In pictorial approach all disturbing elements in the landscape are carefully cropped or covered. And the mythic connection between the sky and the ground is emphasised. A spectator familiar with such imagery finds a reference of time gone and agelessness.
4. Temporal approach. In the temporal approach the photographer emphasises the time the photograph was taken – the moment of exposure. The photographer creates a comparison between the continuous time and a moment. In the panoramic photograph of Juusjärvi Rock Painting a wanderer in the ice makes the moment special. Or the moments. The image is combined from several photographs and the wanderer is doubled.
In the photograph of Piscos Rock Carvings the scene has momentary additions, a team of archaeologists at work and a herd of sheep with dogs.
During my work I became more and more aware of this kind of incidents. In my project “Experiences of Time” I extended the moment of exposure. So that there is a comparison between continuous time and a moment. The time becomes visible in the appearance of the photograph.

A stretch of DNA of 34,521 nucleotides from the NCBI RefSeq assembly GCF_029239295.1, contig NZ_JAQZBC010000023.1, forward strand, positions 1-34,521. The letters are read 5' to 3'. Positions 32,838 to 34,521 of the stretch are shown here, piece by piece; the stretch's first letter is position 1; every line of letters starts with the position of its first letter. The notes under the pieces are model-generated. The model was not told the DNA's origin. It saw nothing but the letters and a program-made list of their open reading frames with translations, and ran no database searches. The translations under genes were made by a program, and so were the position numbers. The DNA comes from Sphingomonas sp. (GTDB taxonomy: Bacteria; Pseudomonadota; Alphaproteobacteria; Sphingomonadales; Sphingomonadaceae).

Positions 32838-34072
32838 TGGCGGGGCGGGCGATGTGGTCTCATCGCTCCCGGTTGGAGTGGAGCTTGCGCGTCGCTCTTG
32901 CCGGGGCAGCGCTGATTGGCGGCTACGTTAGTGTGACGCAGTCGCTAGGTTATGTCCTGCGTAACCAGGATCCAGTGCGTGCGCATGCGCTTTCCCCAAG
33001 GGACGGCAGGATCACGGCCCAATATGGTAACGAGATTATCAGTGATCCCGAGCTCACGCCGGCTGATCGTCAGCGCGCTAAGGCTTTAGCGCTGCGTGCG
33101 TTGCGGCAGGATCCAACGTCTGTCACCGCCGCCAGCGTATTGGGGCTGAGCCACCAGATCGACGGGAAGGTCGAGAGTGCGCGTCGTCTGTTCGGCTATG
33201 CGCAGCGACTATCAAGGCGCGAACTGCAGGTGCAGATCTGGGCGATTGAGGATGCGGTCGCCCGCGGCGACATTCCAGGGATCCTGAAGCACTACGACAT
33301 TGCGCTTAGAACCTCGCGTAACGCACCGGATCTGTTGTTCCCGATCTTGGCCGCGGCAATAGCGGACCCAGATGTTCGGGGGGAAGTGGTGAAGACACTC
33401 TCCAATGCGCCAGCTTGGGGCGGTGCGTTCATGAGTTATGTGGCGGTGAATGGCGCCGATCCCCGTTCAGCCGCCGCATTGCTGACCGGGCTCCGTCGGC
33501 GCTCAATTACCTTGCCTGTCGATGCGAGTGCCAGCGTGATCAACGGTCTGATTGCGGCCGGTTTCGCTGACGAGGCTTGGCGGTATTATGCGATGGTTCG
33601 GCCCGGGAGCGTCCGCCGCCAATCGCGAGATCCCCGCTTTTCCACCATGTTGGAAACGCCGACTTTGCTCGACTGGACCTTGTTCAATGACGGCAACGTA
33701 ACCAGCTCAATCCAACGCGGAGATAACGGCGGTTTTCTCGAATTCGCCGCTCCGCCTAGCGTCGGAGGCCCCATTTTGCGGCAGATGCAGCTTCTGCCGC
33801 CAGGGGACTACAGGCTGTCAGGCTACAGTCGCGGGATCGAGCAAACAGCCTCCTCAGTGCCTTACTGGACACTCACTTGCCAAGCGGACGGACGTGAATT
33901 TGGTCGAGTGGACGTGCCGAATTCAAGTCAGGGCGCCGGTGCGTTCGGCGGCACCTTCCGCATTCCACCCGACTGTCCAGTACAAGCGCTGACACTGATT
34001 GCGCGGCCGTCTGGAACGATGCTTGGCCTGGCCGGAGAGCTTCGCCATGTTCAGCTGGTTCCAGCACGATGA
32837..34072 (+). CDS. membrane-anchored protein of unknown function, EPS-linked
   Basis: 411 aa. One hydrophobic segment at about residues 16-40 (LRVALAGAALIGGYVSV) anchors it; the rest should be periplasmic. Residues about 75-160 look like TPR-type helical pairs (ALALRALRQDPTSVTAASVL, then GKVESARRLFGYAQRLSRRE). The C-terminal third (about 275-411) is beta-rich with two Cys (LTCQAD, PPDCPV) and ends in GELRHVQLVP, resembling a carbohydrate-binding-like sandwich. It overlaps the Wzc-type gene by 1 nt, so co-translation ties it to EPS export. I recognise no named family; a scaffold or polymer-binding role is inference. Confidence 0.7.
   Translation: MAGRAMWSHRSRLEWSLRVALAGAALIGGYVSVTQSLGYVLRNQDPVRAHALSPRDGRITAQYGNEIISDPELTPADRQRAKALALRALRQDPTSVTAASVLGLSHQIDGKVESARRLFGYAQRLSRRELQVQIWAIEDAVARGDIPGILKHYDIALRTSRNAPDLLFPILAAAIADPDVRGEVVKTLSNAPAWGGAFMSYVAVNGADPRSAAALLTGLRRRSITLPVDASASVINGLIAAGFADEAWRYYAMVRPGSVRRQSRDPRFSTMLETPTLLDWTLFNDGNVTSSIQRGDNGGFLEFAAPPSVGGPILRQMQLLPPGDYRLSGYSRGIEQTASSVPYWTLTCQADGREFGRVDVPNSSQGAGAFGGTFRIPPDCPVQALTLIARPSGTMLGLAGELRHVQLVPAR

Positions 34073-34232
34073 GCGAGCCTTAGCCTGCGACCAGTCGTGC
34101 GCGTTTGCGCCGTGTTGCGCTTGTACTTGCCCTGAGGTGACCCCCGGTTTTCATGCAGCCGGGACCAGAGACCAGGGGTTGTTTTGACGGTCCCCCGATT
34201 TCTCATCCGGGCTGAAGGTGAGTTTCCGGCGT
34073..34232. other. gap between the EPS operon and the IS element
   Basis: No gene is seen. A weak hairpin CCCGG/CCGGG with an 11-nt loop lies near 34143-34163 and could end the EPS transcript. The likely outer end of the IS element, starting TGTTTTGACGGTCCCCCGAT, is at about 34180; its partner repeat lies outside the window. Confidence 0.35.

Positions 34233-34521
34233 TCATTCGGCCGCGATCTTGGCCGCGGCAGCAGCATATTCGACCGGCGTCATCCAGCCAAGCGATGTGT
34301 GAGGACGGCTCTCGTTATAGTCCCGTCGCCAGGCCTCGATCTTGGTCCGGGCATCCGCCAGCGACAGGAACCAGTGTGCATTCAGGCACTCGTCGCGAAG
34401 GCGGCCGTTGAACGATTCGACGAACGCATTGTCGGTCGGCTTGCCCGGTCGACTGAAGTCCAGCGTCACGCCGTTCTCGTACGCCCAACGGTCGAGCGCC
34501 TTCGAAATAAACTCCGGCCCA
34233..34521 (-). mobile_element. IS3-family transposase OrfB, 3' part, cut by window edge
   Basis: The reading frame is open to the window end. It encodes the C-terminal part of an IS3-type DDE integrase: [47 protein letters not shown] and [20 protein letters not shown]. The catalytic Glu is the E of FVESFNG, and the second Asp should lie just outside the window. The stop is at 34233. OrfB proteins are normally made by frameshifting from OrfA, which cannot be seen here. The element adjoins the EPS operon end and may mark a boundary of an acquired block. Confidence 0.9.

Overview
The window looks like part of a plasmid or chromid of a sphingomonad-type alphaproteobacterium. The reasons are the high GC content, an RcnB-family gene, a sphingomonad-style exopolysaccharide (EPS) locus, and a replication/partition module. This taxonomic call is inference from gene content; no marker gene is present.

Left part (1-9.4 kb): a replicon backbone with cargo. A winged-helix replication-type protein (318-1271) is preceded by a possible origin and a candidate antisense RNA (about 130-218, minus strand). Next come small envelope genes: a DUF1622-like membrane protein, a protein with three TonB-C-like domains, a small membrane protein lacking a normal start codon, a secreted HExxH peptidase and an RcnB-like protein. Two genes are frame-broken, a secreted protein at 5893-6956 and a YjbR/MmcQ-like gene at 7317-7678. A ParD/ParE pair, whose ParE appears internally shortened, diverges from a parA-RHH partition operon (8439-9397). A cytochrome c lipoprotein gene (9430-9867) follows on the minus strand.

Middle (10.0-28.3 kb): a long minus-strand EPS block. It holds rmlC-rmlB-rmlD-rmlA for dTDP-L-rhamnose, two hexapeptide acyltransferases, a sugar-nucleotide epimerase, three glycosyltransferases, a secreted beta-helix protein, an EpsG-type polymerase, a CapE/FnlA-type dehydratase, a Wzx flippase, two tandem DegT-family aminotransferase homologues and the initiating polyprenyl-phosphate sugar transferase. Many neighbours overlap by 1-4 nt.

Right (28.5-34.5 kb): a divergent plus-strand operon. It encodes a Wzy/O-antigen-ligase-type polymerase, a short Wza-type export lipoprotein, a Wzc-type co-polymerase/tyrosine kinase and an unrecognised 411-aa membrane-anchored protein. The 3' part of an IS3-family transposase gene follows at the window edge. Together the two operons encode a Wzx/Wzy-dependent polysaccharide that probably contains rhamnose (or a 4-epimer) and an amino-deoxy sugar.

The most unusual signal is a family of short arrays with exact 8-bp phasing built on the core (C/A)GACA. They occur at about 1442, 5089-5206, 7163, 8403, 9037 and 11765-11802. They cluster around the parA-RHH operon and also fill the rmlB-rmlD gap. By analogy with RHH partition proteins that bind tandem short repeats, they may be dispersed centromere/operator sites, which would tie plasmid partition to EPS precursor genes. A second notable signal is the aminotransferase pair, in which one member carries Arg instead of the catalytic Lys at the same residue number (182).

Making a photograph is a sum of many choices. The choices are in relation to the photographer’s intention.
My subject – prehistoric layers in landscape – and my intention to photograph time in landscape led to different types of images. From topographic straight images to poetic pictorial photographs.
All these approaches have their own character. Topographic approach displays the scene with its temporal layers, it seems to be based on facts. Comparative approach can be used to make a claim, or even a political statement. Pictorial approach invokes feelings or moods. And the temporal approach emphasises the moment of exposure.
To present time in a landscape photograph I ended up to join these approaches. In the series “Experiences of Time” the results of my work are visible.
Ismo Luukkonen is an artist photographer living and working in Turku, Finland. He also works as a senior lecturer of photography in the Arts Academy at the Turku University of Applied Sciences.
This introduction is based on a presentation given in the Helsinki Photomedia 2012 conference at Aalto University in March 2012.